They wrote the following about the first-ever female UFC champion:
Thanks to martial arts fighter Ronda Rousey, women now fight in the UFC.
The trash-talking Olympian qualified for the Athens games when she was only 17, and was the youngest judo competitor enlisted. In 2006, she became the first U.S. female athlete in nearly 10 years to win an A-Level tournament when she took home the gold metal at the Birmingham World Cup in Great Britain.
She also graced the cover of ESPN's body issue last year.
It appears that the UFC's gamble to bring in a women's division—with Rousey as the centerpiece—was a success.
Rousey has garnered the UFC more mainstream attention than any other fighter recently. She's been on the cover of ESPN: The Body issue. More recently, she appeared on the cover of ESPN The Magazine's 15th anniversary edition. The UFC also commissioned two lists featuring Ronda Rousey on the famed viral news website BuzzFeed.com. All this is in addition to her appearances on other media outlets.
But is Business Insider's assessment correct? Is she really one of the 50 women who are changing the world most?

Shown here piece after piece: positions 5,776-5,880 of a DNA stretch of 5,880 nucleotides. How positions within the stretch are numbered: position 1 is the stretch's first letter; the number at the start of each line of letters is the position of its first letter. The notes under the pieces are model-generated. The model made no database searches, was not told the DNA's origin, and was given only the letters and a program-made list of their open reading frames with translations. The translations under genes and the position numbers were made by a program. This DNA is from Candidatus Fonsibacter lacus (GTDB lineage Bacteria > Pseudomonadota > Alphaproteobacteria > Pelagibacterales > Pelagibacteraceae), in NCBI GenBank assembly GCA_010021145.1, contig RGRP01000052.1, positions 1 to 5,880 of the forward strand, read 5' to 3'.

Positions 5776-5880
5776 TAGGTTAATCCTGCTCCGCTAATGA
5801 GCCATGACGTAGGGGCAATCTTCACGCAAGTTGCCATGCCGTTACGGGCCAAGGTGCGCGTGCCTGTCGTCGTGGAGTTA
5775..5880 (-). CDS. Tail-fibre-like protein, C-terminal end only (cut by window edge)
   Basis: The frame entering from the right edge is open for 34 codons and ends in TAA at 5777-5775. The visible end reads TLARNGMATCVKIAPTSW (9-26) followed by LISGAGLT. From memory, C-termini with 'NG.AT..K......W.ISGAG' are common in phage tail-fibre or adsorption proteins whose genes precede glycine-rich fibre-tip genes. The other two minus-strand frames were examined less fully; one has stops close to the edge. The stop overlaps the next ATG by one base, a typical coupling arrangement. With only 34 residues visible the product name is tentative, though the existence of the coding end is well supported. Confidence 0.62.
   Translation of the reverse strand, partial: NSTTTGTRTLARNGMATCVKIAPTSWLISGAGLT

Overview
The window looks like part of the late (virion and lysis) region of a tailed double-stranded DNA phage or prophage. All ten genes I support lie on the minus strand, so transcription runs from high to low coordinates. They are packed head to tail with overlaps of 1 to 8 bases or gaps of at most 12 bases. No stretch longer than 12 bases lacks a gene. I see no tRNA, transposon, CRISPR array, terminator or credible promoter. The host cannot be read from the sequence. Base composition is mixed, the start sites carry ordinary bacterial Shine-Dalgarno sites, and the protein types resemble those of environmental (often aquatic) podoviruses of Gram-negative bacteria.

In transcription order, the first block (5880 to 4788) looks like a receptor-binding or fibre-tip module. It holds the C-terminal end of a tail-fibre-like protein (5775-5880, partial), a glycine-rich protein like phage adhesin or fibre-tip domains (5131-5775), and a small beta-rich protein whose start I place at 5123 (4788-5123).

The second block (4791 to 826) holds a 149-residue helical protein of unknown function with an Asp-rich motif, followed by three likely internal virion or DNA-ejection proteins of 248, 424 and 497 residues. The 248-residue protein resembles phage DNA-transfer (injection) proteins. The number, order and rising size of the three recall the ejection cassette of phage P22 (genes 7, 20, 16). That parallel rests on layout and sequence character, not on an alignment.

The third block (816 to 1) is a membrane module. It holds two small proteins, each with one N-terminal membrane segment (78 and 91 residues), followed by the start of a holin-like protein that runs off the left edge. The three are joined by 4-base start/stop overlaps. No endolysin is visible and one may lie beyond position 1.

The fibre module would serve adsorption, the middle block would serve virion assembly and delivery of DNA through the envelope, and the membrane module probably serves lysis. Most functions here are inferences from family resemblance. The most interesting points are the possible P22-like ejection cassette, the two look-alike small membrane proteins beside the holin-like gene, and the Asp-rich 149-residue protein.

Such a bold statement is difficult, if not impossible, to quantify. However, what can be said is that Ronda Rousey is a crucial figure in the world of female role models in 2013.
There's no Marie Curie, and there's no Billie Jean King. There are only Kim Kardashian, Taylor Swift and other questionable Hollywood characters to look up to.
Rousey represents an alternative for young girls to look up to. Her rise to prominence demonstrates to American youth that it's possible to achieve greatness through grit and determination rather than through dumb luck, musical "talent" that only exists in an auto-tune machine or being born wealthy.
To paraphrase a line from The Dark Knight, Ronda Rousey is the female hero we both deserve and need right now. Business Insider recognizes this.